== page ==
Miami-Dade County

County leaders pledge to fight takeover in court

Defiant county leaders said Thursday they will fight any federal takeover of the Miami-Dade Housing Agency, going to court if negotiations fail.

''I think we should send back the cannon fire,'' said Commissioner Jos' ''Pepe'' Diaz, referring to the U.S. Department of Housing and Urban Development's draft plan to seize control of the housing agency's federally funded programs.

Mayor Carlos Alvarez plans to negotiate with HUD, offering to accept enhanced federal monitoring and supervision without giving up local control.

Otherwise, County Attorney Murray Greenberg said the county has a legal argument that HUD has not followed all necessary procedures for a takeover.

''We're still in the United States, there is due process,'' Greenberg said.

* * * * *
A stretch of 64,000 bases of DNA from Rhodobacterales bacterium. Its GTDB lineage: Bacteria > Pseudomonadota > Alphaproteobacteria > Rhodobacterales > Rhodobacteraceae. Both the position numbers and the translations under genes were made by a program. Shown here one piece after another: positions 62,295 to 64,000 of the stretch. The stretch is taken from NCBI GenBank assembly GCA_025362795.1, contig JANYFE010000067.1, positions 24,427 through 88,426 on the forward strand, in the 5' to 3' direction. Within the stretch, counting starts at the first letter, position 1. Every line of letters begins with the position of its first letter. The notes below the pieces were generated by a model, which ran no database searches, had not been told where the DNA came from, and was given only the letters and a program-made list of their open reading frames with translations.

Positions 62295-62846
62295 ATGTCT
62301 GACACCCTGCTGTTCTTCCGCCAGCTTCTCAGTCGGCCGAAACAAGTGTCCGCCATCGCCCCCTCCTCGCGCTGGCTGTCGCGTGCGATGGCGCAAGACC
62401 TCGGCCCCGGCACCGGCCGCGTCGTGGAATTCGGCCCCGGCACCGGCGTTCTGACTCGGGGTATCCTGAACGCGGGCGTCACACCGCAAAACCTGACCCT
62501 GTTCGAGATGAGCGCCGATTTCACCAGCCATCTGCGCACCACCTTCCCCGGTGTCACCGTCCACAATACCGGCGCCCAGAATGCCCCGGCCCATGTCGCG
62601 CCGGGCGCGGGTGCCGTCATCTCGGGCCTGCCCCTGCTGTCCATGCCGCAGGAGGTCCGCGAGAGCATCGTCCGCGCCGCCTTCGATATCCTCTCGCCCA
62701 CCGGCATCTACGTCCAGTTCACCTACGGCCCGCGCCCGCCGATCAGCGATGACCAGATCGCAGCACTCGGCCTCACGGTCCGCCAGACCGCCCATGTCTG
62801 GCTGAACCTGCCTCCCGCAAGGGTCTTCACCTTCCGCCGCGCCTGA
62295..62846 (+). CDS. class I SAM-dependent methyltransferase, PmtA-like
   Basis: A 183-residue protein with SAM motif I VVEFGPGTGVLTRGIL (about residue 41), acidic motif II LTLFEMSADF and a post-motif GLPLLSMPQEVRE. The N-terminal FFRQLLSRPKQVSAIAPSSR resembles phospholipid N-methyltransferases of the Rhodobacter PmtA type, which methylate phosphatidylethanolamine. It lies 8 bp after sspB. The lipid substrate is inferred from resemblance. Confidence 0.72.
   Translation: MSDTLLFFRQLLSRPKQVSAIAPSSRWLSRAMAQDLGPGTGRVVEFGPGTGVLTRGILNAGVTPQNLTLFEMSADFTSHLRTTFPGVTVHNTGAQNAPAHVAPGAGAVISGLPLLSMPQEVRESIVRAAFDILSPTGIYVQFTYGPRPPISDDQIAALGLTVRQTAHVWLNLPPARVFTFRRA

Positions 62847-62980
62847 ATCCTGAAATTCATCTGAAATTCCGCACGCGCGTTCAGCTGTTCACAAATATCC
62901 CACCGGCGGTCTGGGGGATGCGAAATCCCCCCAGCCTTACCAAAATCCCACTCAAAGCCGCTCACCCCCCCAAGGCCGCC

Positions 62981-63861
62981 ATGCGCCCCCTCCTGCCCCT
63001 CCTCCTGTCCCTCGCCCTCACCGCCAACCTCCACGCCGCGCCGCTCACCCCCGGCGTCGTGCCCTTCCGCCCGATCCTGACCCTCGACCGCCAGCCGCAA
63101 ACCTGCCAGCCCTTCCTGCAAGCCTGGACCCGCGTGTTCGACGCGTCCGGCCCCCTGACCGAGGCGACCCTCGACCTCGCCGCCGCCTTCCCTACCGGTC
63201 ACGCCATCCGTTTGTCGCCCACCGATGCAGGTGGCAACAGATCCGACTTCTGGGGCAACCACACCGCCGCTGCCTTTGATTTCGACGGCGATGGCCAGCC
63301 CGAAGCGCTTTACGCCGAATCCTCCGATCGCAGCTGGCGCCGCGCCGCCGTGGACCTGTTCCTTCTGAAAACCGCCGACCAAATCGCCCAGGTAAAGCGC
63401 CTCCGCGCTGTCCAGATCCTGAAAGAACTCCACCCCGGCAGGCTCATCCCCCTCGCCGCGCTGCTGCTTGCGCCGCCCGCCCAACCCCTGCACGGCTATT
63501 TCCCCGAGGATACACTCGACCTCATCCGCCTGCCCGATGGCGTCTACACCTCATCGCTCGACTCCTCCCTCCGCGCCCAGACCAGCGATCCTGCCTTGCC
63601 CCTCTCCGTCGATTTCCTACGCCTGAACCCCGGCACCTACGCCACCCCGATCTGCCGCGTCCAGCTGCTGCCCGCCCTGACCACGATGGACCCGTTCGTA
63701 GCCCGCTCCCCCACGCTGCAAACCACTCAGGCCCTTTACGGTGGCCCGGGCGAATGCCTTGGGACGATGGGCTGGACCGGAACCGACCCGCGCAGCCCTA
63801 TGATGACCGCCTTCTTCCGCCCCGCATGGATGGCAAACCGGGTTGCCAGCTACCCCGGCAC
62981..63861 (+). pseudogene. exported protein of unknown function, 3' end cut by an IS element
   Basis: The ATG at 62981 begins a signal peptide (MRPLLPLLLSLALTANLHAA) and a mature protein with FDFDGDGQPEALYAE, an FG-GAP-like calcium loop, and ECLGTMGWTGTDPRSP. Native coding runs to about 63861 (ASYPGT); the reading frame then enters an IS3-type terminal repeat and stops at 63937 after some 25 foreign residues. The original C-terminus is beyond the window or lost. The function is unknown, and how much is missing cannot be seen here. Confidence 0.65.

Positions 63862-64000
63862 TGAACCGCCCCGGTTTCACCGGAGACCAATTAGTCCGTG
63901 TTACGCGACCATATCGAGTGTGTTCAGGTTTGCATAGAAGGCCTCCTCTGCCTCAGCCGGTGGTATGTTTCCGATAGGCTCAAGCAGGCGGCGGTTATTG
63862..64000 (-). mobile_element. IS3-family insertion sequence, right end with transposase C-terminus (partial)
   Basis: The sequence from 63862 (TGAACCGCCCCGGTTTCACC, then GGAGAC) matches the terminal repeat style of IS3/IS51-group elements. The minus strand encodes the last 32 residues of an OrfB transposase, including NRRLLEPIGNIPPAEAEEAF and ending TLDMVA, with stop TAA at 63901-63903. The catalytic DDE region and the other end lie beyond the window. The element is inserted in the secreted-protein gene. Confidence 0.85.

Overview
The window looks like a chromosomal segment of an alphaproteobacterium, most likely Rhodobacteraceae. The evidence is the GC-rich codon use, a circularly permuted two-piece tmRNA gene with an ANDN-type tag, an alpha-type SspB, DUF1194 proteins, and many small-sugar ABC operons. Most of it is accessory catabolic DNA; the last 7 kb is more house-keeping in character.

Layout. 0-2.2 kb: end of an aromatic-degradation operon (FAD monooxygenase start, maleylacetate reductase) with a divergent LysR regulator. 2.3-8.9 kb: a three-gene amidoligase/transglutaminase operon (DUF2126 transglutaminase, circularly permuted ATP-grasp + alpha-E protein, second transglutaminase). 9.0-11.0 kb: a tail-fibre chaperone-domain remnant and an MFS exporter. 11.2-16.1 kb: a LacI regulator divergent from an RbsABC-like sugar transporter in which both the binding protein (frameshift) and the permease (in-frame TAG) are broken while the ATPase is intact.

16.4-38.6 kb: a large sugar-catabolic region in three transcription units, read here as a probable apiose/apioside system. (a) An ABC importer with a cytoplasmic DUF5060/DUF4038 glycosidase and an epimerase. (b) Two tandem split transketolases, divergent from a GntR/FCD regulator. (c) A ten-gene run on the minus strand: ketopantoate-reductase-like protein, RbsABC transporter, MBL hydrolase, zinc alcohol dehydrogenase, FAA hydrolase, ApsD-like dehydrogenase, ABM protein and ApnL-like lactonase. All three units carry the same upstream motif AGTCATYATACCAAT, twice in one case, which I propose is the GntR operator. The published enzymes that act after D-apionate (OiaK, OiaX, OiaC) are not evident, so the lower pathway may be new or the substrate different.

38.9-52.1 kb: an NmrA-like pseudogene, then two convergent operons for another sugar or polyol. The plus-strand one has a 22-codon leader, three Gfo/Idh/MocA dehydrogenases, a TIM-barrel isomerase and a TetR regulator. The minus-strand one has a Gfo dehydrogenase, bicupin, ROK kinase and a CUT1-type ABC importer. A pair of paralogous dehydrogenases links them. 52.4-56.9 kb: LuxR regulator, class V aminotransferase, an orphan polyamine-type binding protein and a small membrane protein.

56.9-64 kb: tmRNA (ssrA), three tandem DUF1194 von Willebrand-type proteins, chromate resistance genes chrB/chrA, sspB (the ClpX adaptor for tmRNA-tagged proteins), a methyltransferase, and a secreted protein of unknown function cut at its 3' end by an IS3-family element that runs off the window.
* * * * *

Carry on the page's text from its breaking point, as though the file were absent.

''We can say, we don't need the same people taking care of New Orleans and taking care of Walter Reed taking care of our housing situation,'' Greenberg said.

A recent audit by HUD confirmed findings of widespread mismanagement in the housing agency that were documented last year in The Miami Herald's investigative series House of Lies.

Alvarez and commissioners have enacted numerous changes in the local housing agency's management, policy and procedure, and said they should be allowed to continue.

For the first time, some commissioners said they might create a quasi-independent board to oversee the agency.

HUD's takeover plan includes the creation of a fully independent board -- widely opposed by the commission. But influential members Joe Martinez and Natacha Seijas said a compromise measure could mollify the federal agency.

''They want input from us, and this is the only input that's come in, " Martinez said. "Everyone else is saying, let's fight,'' he said.

His plan -- a board appointed by the mayor, commission, community groups and two of county government's internal watchdogs -- did not gain broad support, however, and Alvarez was told not to offer it.

''We've done about as much as we can possibly humanly do within a very short period of time,'' said Commissioner Dennis Moss.

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